In 2015, over 63% of drug overdose deaths involved an opioid of which nearly half involved a prescription opioid. While most opioid deaths and overdoses are likely due to illicitly-manufactured fentanyl, prescription opioid use for treatment of acute pain appears to be a gateway for development of opioid use disorders through prescribed or diverted use in patients or non-patients, respectively. Specifically, of the >70 million patients who receive prescription opioids for acute pain following minor or major surgery every year in the US, an estimated 6% go on to use opioids persistently. In 2016, 53% of individuals aged 12 years or older who reported non-medical use of prescription opioids obtained the misused/diverted medications from family or friends. Therefore, developing a non-opioid analgesic medication to manage acute, post-operative pain should reduce or replace opioid prescriptions and thereby prevent opioid use disorders. The voltage-gated sodium ion channel NaV1.7 is preferentially expressed in peripheral somatic and visceral sensory neurons within the dorsal root ganglion, including nociceptors, olfactory sensory neurons and sympathetic ganglion neurons. Global knockout of NaV1.7 in mice resulted in insensitivity to painful tactile, thermal and chemical stimuli and anosmia. A similar phenotype is observed in humans with congenital insensitivity to pain in whom loss-of-function mutations in NaV1.7 lead to an inability to experience most types of pain but have otherwise normal neuronal function except for loss of smell. In contrast, dominantly inherited gain- of function missense mutations of NaV1.7 are found in patients with erythromelalgia and paroxysmal extreme pain disorder, who report flushing and severe, episodic pain triggered by mild warmth or bowel movement. Based on these data, and the very low expression of NaV1.7 in the CNS, NaV1.7 inhibitors have the potential to decrease acute pain intensity without opioid-like addiction liability. At least five NaV1.7 inhibitors have been assessed in clinical trials, yet none has advanced beyond Phase 2. While this might be interpreted as evidence that inhibiting NaV1.7 is not sufficiently analgesic, attainment of clinically-meaningful levels of channel blockade is challenging. This is especially true with state-dependent inhibitors of NaV1.7 (PF-05089771, GDC-0276, GDC-0310), highly protein-bound drugs (PF-05089771), and drugs with low-to-moderate selectivity for NaV1.7 (XEN-402, CNV-1014802) where off-target interactions limit the dose that can be safely administered in clinic. ST-2427 is a novel, first-in-class, state-independent inhibitor of NaV1.7 with nonclinical data demonstrating its safety and acceptable pharmacokinetic properties, and its potential for superior efficacy to opioids. This proposal aims to complete IND-enabling research and conduct Phase 1 and Phase 2 clinical trials with ST-2427 for treatment of acute, post-operative pain, and an assessment of the potential to significantly reduce and/or eliminate opioid consumption.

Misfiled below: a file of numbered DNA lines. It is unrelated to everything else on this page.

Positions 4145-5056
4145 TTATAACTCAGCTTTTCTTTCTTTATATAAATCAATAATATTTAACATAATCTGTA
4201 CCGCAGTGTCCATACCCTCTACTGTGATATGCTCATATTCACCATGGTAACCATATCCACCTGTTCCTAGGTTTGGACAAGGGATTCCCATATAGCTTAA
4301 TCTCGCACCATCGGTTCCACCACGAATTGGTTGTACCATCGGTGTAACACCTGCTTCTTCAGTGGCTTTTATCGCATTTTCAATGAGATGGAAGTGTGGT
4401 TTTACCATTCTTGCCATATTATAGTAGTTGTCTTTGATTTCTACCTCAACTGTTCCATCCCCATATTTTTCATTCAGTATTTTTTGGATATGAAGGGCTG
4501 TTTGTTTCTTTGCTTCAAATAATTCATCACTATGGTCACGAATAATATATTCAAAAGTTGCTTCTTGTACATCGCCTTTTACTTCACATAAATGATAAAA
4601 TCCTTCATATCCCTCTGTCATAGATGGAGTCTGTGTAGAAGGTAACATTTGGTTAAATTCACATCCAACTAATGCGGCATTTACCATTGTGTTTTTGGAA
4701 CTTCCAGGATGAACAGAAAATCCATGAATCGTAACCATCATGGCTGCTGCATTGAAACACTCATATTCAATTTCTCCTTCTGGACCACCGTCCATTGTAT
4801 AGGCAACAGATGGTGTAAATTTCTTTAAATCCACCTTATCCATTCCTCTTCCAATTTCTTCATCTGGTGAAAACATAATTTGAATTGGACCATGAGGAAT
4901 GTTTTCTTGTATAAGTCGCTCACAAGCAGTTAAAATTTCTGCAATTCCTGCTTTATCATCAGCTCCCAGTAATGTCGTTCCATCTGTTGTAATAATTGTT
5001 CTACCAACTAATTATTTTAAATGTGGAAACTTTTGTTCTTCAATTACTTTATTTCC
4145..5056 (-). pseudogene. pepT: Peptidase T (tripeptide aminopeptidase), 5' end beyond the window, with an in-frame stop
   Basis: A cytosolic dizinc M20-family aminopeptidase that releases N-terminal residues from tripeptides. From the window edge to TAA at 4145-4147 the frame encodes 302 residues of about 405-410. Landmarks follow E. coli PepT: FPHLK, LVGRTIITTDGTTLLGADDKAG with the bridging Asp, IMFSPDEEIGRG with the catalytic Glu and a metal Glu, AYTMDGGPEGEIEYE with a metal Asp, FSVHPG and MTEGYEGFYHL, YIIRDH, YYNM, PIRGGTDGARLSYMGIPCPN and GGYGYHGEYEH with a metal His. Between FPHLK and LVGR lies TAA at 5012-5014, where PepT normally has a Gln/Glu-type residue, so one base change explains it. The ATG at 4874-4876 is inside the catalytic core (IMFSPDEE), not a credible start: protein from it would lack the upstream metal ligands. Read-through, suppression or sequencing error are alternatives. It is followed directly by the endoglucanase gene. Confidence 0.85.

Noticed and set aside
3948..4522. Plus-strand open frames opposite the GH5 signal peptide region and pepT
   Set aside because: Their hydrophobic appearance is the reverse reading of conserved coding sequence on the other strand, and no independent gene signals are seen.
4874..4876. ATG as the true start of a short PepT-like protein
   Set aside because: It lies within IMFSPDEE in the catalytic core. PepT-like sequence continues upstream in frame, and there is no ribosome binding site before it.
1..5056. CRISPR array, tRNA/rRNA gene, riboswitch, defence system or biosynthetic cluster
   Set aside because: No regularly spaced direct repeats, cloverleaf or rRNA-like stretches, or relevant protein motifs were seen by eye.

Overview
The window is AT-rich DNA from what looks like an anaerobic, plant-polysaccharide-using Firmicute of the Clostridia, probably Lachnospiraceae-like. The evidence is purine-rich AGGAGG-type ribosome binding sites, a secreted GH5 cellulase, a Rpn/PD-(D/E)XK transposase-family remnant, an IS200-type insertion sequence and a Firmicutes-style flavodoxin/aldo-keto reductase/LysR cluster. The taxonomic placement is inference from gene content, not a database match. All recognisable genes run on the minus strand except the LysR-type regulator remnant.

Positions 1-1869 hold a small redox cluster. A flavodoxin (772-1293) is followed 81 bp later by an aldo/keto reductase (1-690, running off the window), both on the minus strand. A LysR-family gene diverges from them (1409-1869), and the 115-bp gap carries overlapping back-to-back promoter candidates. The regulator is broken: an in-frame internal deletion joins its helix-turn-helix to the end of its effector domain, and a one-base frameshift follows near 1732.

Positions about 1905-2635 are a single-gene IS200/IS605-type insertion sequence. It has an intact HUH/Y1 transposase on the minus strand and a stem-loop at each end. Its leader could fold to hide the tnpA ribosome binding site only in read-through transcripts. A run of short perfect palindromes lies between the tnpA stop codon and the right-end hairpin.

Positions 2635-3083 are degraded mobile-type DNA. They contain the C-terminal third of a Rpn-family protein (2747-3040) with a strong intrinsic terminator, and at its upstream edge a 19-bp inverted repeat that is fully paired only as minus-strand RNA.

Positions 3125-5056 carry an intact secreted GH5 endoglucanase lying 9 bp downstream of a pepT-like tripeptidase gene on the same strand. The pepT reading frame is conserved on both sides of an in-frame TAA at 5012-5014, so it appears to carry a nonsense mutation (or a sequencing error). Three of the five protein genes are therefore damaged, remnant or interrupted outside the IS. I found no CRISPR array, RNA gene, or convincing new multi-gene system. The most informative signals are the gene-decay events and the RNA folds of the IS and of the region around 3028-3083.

This program aims to evaluate the safety and efficacy of a first-in-class state-independent, potent and selective inhibitor of the voltage-gated sodium channel NaV1.7 for treatment of acute, post-operative pain and assess its potential to significantly reduce and/or eliminate opioid consumption. Evidence in humans that gain-of-function mutations of NaV1.7 result in extreme pain disorders, while loss-of-function mutations result in congenital insensitivity to pain add weight to the hypothesized potential of NaV1.7 inhibitors to treat pain and reduce/replace opioid use. Our program has the additional potential to prevent opioid use disorders: of the >70 million patients who receive prescription opioids for acute pain following minor or major surgery every year in the US, an estimated 6% go on to use opioids persistently, and 53% of individuals aged 12 years or older who reported non-medical use of prescription opioids obtained the misused/diverted medications from family or friends in 2016.